Example Answer 4:

“I work well with a variety of different styles and try to fit into the existing team culture. However, I always like a manager who can effectively communicate, give detailed feedback, and coach me to improve. That keeps me highly motivated. In my last job, I had a great manager who had the whole team motivated. They encouraged employees, provided great feedback and decision-making, and were open to discussing objectives, too. I think that’s a sign of a good manager or good management as well, being open to discussing topics, and encouraging employees to start a discussion, instead of simply dictating everything.”


You may also be asked similar interview questions, such as, “How do you like to be managed” or “What management style do you prefer?” so coming up, we’ll look at a sample answer for those two interview questions as well.

Example Answer to “What Management Style Do You Prefer”

“The management style I prefer is a hands-off approach that allows team members autonomy. My colleague, James, who referred me for this position described the company culture and overall approach to management here and it sounded like a great fit. I’d say my last manager was an ideal boss because he trusted me to make important decisions, but also gave constructive feedback and told me when I could have done something better. This helped me learn and grow in the role. I’ve also had bosses who preferred to supervise more closely, and I’m fine working for that type of person as well. I just feel that through my most recent role, I’ve grown accustomed to a more hands-off approach and that’s how I’d describe my ideal manager.”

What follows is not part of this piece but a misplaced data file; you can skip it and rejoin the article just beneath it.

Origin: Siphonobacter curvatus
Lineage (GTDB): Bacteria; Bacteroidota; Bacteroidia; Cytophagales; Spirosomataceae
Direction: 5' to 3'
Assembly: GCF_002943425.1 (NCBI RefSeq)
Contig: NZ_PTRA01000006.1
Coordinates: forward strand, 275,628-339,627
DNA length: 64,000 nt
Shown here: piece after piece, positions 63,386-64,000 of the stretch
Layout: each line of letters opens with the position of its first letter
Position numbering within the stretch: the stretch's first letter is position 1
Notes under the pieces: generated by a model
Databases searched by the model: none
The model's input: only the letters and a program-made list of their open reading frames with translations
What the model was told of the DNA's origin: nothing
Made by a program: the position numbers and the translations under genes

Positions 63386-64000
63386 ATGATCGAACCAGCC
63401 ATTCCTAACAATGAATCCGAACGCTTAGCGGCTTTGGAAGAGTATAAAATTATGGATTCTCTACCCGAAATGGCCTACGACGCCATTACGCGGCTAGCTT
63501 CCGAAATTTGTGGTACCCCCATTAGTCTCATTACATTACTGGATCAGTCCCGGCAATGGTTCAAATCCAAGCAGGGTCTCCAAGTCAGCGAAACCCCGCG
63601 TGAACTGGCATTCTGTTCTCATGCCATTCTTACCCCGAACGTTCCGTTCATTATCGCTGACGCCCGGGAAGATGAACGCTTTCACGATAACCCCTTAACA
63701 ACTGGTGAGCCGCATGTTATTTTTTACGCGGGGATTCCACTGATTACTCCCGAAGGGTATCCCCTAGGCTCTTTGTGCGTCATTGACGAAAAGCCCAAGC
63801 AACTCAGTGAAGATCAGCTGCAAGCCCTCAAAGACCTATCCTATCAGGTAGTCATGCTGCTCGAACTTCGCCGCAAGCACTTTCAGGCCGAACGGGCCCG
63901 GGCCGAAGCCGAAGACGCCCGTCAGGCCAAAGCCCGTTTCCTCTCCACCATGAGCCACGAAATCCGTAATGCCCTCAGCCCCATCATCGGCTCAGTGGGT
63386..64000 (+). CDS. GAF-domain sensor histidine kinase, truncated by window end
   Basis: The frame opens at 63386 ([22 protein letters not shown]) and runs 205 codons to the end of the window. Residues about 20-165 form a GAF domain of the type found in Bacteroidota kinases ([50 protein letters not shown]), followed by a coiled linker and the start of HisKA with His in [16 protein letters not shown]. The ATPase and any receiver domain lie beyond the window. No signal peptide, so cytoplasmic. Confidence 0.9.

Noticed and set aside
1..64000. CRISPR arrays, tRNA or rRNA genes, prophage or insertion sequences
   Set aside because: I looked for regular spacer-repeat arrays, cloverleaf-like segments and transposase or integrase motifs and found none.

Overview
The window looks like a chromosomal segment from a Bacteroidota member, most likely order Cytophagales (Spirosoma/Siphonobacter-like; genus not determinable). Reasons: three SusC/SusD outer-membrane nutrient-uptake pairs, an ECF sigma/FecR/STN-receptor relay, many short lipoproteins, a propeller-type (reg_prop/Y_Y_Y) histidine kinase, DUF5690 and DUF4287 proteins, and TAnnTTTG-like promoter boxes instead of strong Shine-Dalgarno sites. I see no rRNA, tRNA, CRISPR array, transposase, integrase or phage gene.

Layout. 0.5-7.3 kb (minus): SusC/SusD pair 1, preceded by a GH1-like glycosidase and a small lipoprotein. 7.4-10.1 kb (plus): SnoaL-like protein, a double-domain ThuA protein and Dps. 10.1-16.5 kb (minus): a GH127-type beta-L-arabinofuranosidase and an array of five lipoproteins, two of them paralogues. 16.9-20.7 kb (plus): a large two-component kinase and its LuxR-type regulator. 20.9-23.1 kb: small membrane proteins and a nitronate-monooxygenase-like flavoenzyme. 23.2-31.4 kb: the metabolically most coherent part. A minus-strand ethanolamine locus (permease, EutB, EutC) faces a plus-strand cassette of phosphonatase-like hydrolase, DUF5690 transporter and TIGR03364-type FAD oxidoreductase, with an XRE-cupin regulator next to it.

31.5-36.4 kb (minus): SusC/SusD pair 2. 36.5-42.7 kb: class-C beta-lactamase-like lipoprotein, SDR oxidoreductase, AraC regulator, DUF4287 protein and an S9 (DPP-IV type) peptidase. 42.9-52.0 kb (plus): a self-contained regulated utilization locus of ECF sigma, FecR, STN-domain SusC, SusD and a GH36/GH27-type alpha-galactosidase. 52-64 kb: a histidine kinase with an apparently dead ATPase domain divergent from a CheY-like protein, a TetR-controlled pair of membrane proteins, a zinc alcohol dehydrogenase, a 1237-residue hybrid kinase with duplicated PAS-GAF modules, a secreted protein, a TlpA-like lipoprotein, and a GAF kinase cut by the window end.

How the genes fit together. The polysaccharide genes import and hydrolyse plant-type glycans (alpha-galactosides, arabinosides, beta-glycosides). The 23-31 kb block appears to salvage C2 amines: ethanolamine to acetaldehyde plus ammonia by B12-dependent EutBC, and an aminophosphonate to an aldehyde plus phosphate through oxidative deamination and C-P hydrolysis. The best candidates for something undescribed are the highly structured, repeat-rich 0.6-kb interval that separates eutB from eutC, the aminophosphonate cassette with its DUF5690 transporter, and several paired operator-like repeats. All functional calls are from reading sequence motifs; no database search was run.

Example Answer to “How Do You Like to Be Managed?”

“I’m a very independent worker but I’m also able to keep the big picture in view and stay focused on the team’s overall success, too. I like to be managed with a trusting, hands-off leadership style. I’m great at taking direction and I like coaching managers who provide feedback, guidance, and support. However, after receiving instructions, I also like to be trusted to implement what I’ve been told. I’ve worked under a variety of different management styles, too, and can adjust to any leadership style. But my preferred management style is what I described.”

Conclusion: Answering What Management Style You Prefer

If you follow the steps above, you’ll have a great interview answer when an employer asks you to describe your ideal manager or boss.

By showing you can work under a variety of management styles, they’ll feel confident in hiring you.

And by also mentioning your personal preference, you’ll show them you’re giving an honest, thoughtful answer to the interview question instead of only saying what they want to hear.

That’s why the answer steps and examples above are effective in explaining what management style you work best under… because you’re showing honesty and giving the hiring manager a genuine answer, while still showing you can work well under a variety of managers, supervisors, and leadership styles.

Biron Clark